Liz Ensz and Lloyd Mandelbaum
2 week course || SCULPT 660 001 || 3 credit hours || Lab Fee: $200
In this multilevel metal casting course, students will learn the fundamentals of pattern generation, simple and multi-part mold making techniques with sodium silicate bonded sand, casting with bronze, aluminum, and iron, and finishing and patination techniques for their castings. Explorations will be informed by the materiality of molten metal and molding processes, the history and technologies of metal casting, and discussion of cast metal sculpture in contemporary art. In the spirit of “there is no “I” in foundry,” teamwork and safe foundry practices form the foundation of the course. Students will be encouraged to experiment and respond to the natural environment with patterns made at Ox-Bow in an open-air sculpture studio.
Liz Ensz was born in Minnesota to a resourceful family of penny-savers, metal scrappers, and curators of cast-offs. With an interdisciplinary approach, their work ruminates on the mass-cultural investment in disposability and the human desire to imagine permanence through emblems, monuments, and commemoration. Ensz has exhibited textiles and sculpture nationwide, including Franconia Sculpture Park, Shafer, MN; Smack Mellon, Brooklyn, NY; Roots and Culture Contemporary Art Center, Chicago, IL; Boston Center for the Arts, Boston, MA; and Goucher College, Baltimore, MD. Awards include The John Michael Kohler Arts/Industry Program in Foundry, Sheboygan, WI; Salem Art Works, Salem, NY: Playa, Summer Lake, OR; LATITUDE, Chicago, IL; and Blue Mountain Center, Blue Mountain Lake, NY; City of Chicago DCASE Individual Artist Grant, and The Jacques and Natasha Gelman Travel Fellowship, among others.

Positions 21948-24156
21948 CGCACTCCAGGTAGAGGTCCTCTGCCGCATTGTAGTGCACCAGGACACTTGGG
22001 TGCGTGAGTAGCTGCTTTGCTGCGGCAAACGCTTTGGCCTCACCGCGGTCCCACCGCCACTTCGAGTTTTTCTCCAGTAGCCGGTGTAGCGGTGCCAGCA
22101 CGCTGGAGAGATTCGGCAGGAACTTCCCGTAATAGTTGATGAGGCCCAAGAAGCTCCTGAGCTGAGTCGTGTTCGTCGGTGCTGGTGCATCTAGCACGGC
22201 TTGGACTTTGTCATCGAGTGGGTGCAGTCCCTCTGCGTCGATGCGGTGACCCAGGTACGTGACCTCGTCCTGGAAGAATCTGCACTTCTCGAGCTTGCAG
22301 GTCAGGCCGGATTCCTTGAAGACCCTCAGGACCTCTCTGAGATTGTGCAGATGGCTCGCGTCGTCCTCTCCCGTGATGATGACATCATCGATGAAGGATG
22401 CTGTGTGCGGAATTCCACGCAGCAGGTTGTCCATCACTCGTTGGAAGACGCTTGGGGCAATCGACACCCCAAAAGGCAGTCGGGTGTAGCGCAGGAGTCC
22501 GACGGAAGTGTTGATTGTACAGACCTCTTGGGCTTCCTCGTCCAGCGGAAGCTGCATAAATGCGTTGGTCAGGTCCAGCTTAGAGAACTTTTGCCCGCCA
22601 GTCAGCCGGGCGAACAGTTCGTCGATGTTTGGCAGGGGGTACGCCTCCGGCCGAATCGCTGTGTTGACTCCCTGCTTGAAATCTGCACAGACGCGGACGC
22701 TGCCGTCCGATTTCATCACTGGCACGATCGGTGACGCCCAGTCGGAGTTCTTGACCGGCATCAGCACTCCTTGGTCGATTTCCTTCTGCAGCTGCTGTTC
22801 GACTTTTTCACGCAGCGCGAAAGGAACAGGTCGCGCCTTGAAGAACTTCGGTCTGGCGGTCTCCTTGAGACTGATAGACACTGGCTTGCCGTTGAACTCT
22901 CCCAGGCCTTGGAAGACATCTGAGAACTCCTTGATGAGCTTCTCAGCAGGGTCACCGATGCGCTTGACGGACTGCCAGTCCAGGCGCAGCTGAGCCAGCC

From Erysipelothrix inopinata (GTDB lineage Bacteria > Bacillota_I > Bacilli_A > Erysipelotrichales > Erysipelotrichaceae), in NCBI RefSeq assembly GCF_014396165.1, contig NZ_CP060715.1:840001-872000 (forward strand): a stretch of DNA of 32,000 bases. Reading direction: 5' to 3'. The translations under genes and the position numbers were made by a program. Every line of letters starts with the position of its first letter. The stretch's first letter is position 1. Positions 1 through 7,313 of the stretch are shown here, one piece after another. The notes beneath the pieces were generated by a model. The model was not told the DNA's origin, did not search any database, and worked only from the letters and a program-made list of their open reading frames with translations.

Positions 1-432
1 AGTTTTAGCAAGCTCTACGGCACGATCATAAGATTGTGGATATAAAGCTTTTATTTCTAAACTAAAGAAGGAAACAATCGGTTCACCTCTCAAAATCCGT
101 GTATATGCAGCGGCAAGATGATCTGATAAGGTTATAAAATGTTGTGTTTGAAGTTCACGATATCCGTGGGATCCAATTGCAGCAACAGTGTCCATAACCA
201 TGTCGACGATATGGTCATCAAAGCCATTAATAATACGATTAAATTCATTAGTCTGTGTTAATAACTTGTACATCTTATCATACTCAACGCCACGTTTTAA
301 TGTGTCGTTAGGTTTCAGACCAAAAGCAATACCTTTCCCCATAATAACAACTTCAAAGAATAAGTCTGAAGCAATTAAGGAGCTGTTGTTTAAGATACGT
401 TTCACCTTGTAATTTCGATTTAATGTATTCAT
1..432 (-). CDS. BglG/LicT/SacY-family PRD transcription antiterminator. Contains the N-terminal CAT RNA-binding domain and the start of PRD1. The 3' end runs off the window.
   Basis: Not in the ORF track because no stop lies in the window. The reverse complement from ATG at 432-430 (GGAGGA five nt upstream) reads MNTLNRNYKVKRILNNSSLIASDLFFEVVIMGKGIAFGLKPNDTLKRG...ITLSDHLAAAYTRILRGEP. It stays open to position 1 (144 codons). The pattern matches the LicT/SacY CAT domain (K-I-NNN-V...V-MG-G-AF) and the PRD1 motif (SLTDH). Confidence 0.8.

Lloyd Mandelbaum is an artist and owner of the art casting foundry Chicago Crucible, which has been producing cast bronze, aluminum, and iron sculpture for public and private clientele since 2009. Lloyd received his BFA from the School of the Art Institute of Chicago with an emphasis in metal arts and has been in the field ever since. Lloyd also designs and builds foundry equipment for himself, other businesses, and institutions. Lloyd’s personal sculpture is figurative and abstract and is intended to evoke an energetic liveliness despite being made of static cast metal. In addition to operating his business and creating his own work, Lloyd has taught, lectured, spoken on panels, and consulted on foundry craft, operation, construction, and development for universities, industry, and individual artists across the country and internationally.